As Chairman of the Africa and Global Health subcommittee Smith ordered an emergencycongressional hearing in August 2014 featuring Dr. Thomas Frieden, director of the CDC, as well as the U.S. State Department, and USAID. He held a second hearing on Sept. 17, 2014, featuring the U.S. National Institutes of Health, the U.S. Food and Drug Administration, the Bureau for Democracy, Conflict and Humanitarian Assistance, USAID, and the National Center for Emerging and Zoonotic Infectious Diseases.
Smith has also held numerous hearings on health threats around the world, including hearings on tropical diseases in June 2013 and another on “Superbugs” in April 2013.
“The AFA has remained steadfast in its commitment to provide access to these necessary evaluations, which assist Americans in forming their healthcare decisions surrounding Alzheimer’s disease and dementia. I have been fortunate to collaborate with members of AFA for many years to help raise awareness about this debilitating disease, and they have made great inroads in both informing the public and providing the needed resources for early detection of Alzheimer’s disease,” said Smith.
“National Memory Screening Day is a wonderful opportunity for individuals with memory concerns to get free and confidential screenings for Alzheimer’s disease and other problems affecting memory,” said Waters. “It is also an opportunity to raise awareness of Alzheimer’s disease and promote the value of memory screening and early detection.”
For over a decade, the AFA has held annual National Memory Screening Days in November during National Alzheimer’s Disease Awareness Month. The AFA provides these safe, private screenings in collaboration with local organizations and healthcare professionals. Last year alone, there were 7,500 NMSD sites with over 250,000 individuals participating.
Alzheimer’s is the 6th leading cause of death in the United States, with a 68 percent increase in deaths caused by Alzheimer’s in the last 10 years. Alzheimer’s disease, a degenerative condition characterized by steadily deteriorating thinking and memory skills, currently has no cure.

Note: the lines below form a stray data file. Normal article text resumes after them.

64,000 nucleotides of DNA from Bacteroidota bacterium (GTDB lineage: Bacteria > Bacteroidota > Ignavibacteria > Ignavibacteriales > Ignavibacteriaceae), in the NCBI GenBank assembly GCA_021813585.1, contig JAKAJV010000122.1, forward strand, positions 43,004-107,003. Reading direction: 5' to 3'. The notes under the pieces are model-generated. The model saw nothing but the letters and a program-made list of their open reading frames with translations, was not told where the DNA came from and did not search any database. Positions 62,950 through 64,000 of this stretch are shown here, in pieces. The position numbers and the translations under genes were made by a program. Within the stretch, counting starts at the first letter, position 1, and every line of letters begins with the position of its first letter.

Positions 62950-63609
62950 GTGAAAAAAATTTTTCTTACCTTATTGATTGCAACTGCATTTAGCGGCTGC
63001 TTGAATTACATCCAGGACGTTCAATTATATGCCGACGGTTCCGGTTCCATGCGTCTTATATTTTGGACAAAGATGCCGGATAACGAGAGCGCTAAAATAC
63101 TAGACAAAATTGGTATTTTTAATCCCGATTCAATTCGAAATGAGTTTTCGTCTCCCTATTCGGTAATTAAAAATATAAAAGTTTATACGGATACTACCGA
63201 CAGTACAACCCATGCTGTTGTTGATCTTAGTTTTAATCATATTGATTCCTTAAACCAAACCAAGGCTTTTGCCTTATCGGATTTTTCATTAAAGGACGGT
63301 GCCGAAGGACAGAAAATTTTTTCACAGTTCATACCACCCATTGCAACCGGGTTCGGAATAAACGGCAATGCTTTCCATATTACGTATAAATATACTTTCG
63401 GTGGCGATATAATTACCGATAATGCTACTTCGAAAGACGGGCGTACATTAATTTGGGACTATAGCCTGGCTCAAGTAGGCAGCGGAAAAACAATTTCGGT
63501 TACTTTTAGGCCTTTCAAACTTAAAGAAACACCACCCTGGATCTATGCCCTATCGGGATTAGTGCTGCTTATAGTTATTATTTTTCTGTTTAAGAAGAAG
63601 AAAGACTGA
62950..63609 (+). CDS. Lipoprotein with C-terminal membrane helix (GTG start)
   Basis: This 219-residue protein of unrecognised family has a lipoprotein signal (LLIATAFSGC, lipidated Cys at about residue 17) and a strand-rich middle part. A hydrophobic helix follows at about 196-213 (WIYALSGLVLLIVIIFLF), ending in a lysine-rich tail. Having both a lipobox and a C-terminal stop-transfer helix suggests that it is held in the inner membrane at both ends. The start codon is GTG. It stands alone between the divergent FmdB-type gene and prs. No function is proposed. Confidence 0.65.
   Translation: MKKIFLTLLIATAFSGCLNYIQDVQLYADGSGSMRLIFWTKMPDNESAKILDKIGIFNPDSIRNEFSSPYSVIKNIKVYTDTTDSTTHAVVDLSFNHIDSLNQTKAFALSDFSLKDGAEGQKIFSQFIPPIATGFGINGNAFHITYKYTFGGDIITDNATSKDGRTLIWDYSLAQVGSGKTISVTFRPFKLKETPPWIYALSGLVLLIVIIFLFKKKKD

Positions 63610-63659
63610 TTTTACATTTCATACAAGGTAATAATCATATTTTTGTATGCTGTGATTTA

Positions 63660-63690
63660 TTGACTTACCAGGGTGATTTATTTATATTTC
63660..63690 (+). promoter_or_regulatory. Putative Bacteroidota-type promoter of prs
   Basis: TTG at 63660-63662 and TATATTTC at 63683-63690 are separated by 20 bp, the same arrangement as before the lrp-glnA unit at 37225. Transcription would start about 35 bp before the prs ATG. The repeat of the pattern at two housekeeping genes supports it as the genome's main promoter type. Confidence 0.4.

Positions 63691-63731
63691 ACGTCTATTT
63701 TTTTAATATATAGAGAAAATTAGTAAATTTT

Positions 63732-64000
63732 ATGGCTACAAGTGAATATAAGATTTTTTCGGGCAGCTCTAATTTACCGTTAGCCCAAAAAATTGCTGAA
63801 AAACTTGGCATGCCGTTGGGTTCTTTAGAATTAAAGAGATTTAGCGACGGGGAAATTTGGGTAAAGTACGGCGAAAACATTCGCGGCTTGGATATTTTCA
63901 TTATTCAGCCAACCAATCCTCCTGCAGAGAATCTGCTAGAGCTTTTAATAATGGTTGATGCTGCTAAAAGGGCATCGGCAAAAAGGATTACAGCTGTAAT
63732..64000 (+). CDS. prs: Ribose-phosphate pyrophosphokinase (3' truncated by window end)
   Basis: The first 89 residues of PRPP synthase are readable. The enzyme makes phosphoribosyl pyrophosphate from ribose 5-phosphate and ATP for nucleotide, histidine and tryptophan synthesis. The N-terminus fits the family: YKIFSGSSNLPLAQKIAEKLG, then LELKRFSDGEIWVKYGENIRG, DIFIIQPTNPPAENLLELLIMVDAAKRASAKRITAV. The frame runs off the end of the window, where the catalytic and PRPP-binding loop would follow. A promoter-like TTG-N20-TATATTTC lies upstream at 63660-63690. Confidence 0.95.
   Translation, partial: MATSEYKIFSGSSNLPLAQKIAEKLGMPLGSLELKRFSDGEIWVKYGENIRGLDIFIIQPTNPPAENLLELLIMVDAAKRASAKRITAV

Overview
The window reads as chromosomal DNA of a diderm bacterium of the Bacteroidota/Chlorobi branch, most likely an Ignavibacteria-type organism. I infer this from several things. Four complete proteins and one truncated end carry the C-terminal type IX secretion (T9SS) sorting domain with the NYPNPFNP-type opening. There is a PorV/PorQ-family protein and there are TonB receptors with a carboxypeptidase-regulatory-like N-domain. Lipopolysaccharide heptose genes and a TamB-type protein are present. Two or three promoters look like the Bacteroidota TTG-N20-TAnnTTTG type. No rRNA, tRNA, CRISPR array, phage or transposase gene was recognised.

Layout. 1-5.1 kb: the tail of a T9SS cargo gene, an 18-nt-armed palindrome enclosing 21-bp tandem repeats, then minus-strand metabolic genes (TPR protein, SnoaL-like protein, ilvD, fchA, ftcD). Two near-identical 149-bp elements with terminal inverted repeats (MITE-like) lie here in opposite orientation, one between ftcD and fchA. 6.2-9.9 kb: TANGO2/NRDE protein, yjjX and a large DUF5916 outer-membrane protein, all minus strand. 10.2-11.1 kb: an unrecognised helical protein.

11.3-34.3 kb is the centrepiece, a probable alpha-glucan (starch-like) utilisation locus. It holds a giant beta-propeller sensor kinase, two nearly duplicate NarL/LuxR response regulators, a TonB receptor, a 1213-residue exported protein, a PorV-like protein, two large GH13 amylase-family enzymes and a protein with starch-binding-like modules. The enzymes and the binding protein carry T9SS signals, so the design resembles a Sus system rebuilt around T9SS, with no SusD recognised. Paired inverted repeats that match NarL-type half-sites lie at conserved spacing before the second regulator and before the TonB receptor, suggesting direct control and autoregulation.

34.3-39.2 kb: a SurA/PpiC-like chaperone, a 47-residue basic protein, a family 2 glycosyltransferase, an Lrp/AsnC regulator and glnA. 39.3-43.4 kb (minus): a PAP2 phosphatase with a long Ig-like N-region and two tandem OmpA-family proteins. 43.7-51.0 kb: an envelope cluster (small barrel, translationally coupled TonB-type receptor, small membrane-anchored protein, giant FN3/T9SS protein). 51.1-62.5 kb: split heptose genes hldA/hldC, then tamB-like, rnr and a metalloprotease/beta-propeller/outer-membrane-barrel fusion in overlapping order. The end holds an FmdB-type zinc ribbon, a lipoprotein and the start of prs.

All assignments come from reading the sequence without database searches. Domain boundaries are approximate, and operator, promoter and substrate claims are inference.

Sharing the impact of the disease are the 15 million family members and others who act as caregivers and provide an estimated 17 billion hours of unpaid care—often relinquishing their jobs and other obligations to do so. Economic costs of unpaid care are estimated to exceed $200 billion annually. In New Jersey, an estimated 170,000 Garden State residents suffered from this form of dementia in 2014, and 443,000 caregivers provided unpaid care. In California, nearly 600,000 have Alzheimer’s disease with 1.5 million family members providing care.
National Memory Screening Day is of great potential significance for the millions of Americans who may be unaware that they have Alzheimer’s disease, and have not yet developed a plan of action. On Nov. 18th, local sites are offering free, confidential memory screenings to the public, as well as education about memory concerns, dementia, caregiving and healthy aging. You can find the nearest screening site by entering your zip code here: http://www.afascreenings.org/.